Last month, the head of Wiseman Cele High School in Tshepisong on the West Rand was allegedly visited by two gun-wielding drug pedlars after the principal foiled an alleged illicit drug trade that was blossoming on the school’s premises.
Police spokesperson Captain Solomon Sibiya said the incident occurred after the school’s head was informed of a Grade 10 learner who was in possession of a substantial amount of dagga, as well as roughly R2 800 in cash.
Sibiya said the principal then contacted the local police’s social crime unit, which works with schools and other stakeholders in the area.
“The social unit went to the school and searched some of the classes, where the learner was found in possession of dagga. We then arrested him and told him that he had to share with us who his suppliers were,” Sibiya said.
“The learner duly obliged with two names of his suppliers, who were both arrested. One of the suppliers was charged with possession and the other with dealing in dagga. The learner was charged with dealing with drugs,” the spokesperson added.
Things came to a head after the two suspected dealers were released on bail late last month. They allegedly paid the principal a visit in her office and threatened her. “The allegations, according to the principal, are that the two arrived at the school to intimidate her, and one of the alleged assailants pointed a gun at the principal,” Sibiya said.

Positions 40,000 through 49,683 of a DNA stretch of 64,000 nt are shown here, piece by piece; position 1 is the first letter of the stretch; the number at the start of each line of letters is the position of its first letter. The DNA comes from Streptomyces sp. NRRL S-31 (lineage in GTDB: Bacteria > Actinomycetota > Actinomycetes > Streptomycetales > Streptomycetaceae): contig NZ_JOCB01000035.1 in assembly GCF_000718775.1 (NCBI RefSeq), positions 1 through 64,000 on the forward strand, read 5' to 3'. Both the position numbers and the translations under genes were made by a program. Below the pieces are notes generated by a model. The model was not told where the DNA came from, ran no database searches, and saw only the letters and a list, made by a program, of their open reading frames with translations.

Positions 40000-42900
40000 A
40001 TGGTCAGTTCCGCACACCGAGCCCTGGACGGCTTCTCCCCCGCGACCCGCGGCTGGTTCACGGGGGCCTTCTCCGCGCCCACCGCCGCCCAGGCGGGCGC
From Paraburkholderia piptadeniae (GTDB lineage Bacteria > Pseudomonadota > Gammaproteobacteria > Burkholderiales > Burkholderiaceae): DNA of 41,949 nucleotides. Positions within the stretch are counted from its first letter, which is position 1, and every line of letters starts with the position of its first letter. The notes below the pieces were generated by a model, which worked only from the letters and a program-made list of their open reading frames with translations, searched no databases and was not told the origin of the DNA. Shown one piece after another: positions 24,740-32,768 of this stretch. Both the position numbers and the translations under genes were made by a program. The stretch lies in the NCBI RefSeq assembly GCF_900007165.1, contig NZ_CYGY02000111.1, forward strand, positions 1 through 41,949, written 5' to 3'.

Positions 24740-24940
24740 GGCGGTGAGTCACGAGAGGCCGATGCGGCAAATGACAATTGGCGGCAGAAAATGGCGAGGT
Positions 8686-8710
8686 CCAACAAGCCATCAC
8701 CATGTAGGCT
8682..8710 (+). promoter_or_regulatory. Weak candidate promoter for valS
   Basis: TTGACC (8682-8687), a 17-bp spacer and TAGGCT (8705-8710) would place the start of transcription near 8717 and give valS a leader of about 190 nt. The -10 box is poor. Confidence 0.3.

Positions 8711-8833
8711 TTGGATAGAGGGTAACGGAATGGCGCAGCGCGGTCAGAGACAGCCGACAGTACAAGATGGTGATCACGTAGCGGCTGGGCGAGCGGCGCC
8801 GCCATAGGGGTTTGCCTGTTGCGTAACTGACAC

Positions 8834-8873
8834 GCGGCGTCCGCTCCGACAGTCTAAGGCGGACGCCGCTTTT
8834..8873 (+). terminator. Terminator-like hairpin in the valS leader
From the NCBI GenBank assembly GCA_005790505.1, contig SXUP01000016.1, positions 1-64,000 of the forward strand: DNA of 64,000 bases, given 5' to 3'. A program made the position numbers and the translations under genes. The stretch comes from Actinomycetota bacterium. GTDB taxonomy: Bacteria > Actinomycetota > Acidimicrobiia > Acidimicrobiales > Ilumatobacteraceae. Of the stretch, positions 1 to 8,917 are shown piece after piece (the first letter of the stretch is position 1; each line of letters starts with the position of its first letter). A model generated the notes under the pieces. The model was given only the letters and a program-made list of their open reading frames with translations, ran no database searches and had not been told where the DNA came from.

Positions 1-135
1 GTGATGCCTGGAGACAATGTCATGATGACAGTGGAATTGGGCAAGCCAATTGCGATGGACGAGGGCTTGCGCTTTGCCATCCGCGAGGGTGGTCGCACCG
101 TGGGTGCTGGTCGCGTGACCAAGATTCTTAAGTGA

Steve Mabona, spokesperson for the Gauteng Department of Education (GDE), said the principal had been at the school since the beginning of last month following a comprehensive recruitment process.
Mabona said the GDE sent officials to the school after the arrest of the learner, saying “other perpetrators” were involved in the alleged drug trade.
“They (perpetrators) were suspended for five days, as prescribed, and have since come back but are writing exams at a venue outside Wiseman Cele. The school is sending invigilators and question papers while waiting for a final sanction. The principal and staff have gone through counselling and are continuing with their duties at the school,” Mabona said.
“Patrollers who are employed at the gate are searching learners as they enter as well as on random occasions. The SAPS are also invited to conduct random searches with sniffer dogs,” Mabona added.
Sibiya asserted that police would continue to monitor the school and provide security for the principal. “Of course we will continue to protect the principal because our social crime unit works very closely with her. If there are any other principals who feel threatened in anyway while doing their jobs, they must feel free to contact the police,” Sibiya added.
Khume Ramulifho, a DA member of the Gauteng legislature, said provincial lawmakers would debate this issue and try to come up with ways of assisting schools which were trying to eliminate criminality.